This is a program that runs annually. This year's theme strives to explore transformative change and justice, through a virtual platform. Rooting the conversation in South Africa, a popular case for understanding social movements, participants will consider how the personal is political. Participants will meet with international and domestic activists from all over the world over zoom to understand their methodology and movements. Part of this global program is to consider the transnational connections and movements between South Africa and places such as Palestine, the US, etc. We will consider how change begins with the self, thinking about how we embody justice in our own lives. As we embark on this program from start to finish, our driving question will be, “how do I live liberation?” We will work to understand and apply concepts such as the construction of race, restorative justice, and self-care as a political practice to ourselves and our society. The purpose of this AltBreak program is to learn from South African leaders to apply these lessons in our own lives and at American University.
Dates of Engagement: May 17 - 21, 2021
Aqsa Rashid is a junior studying Transcultural Studies with minors in International Relations and Sociology. Aqsa is interested in women’s issues, gender-based violence, transnational politics, and journalism. She cares deeply about the power of storytelling, and the way that people use words as a tool of resistance in both personal and political realms. Aqsa writes for the Blackprint Magazine at AU, and is involved in the Muslim Student Association and Students for Justice in Palestine on campus. After participating in the 2019 South Africa Alternative Break, Aqsa grew more interested in ideas related to decolonizing the academy and education. She has served as an intern at the Institute for Educational Leadership, and as a youth organizer at the Next Generation Coalition. Both roles allowed her to understand the power of community building initiatives in bridging systemic inequities. She is eager to deepen her understanding of these issues through the South African context.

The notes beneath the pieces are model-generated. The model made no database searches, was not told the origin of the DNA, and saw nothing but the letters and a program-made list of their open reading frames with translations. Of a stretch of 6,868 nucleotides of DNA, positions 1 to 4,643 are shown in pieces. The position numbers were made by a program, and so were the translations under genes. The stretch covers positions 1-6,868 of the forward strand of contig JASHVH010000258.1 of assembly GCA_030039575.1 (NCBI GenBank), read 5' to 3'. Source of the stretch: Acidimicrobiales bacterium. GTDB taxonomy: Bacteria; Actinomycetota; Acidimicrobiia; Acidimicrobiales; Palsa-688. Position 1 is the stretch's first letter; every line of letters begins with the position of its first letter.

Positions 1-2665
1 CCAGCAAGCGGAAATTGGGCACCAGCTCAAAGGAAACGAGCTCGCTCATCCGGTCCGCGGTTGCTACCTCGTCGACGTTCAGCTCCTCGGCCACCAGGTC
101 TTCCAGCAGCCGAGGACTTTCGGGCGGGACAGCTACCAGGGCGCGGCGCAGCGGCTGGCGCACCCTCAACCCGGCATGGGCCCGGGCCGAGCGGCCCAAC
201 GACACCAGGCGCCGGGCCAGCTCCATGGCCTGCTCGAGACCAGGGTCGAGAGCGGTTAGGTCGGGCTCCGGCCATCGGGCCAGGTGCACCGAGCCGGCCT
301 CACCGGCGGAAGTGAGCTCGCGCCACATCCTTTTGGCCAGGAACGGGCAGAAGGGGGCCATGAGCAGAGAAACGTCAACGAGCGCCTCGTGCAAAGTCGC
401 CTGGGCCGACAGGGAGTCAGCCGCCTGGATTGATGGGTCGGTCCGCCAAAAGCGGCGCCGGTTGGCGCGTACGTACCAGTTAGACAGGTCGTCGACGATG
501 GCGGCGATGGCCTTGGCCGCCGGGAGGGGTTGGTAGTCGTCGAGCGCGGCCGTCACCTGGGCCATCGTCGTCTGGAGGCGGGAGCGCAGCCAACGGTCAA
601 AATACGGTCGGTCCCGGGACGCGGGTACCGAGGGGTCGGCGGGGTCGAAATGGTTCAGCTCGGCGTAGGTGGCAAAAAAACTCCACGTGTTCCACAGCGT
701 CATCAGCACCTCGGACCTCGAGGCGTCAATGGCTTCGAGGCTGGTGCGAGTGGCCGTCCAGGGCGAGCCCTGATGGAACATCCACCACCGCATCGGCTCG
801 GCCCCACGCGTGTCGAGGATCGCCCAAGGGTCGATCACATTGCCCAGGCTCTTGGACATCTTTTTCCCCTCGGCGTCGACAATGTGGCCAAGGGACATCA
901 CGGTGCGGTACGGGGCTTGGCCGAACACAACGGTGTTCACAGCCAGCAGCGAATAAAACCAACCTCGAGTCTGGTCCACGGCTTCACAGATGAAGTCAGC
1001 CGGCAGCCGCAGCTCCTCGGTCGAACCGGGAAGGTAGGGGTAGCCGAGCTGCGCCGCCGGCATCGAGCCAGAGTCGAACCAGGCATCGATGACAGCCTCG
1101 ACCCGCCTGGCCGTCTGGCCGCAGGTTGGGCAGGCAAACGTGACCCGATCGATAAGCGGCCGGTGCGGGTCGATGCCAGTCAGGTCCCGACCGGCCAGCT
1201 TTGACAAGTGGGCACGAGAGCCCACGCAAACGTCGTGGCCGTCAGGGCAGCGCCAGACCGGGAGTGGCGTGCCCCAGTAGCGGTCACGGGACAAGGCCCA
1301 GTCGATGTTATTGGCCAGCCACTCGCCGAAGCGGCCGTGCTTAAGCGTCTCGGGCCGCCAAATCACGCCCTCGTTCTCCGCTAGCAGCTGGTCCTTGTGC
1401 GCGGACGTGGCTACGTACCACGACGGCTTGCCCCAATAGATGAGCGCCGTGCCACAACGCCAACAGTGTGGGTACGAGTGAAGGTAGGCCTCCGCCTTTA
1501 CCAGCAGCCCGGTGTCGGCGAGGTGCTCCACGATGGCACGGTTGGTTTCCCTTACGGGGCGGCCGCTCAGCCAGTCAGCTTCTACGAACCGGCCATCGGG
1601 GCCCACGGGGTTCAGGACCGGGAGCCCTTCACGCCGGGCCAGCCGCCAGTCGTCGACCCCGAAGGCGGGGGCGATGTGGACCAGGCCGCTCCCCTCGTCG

Kiran Waqar is a junior studying Sociology with minors in Arabic, Transcultural Studies, and American Studies. Kiran has interests in studying social movements, especially in the ways praxis and faith intersect. She also has a passion for literature and the ways language has been used both to oppress and liberate. On-campus, Kiran is involved with Muslim Students Association, Asian American Student Association Advocacy Committee, Students for Justice in Palestine, and Intergroup Dialogue. Off-campus, she has served in several roles including as a youth poetry educator, an organizing fellow, and as an intern for organizations such as HEART Women and Girls and the Vermont Attorney General’s Civil Rights Unit. As a previous participant of the South Africa AltBreak program, Kiran is excited to dive deeper into these conversations.
Day One (Monday): Begin by clarifying our intentions and goals for our program. Give an overview of how we will integrate self-care into our activities, and thinking about our social locations.
Day two (Tuesday): Discuss transnational social movements. Participants will learn from transnational activists, consider how oppressions & liberations are interlinked, and what that means for AU students. Students will do power mapping and issue mapping activities.
Day Three (Wednesday): Participants will learn from South African activists. Through interactive programming, we will consider different forms of resistance, how resistance changes, and what contemporary resistance looks like.
Day Four (Thursday): As we reach the end of the program, we will collectively ask: what is the world we want to live in? What is the world we could all thrive in? What do we need to get there? What is transformative justice & what does it look like?
Day Five (Friday): End our program with reflecting on how we will bring this knowledge home. Celebrate by breaking bread with our new community, watch an artist perform, and collect our stories of resistance in an archive to keep for the future.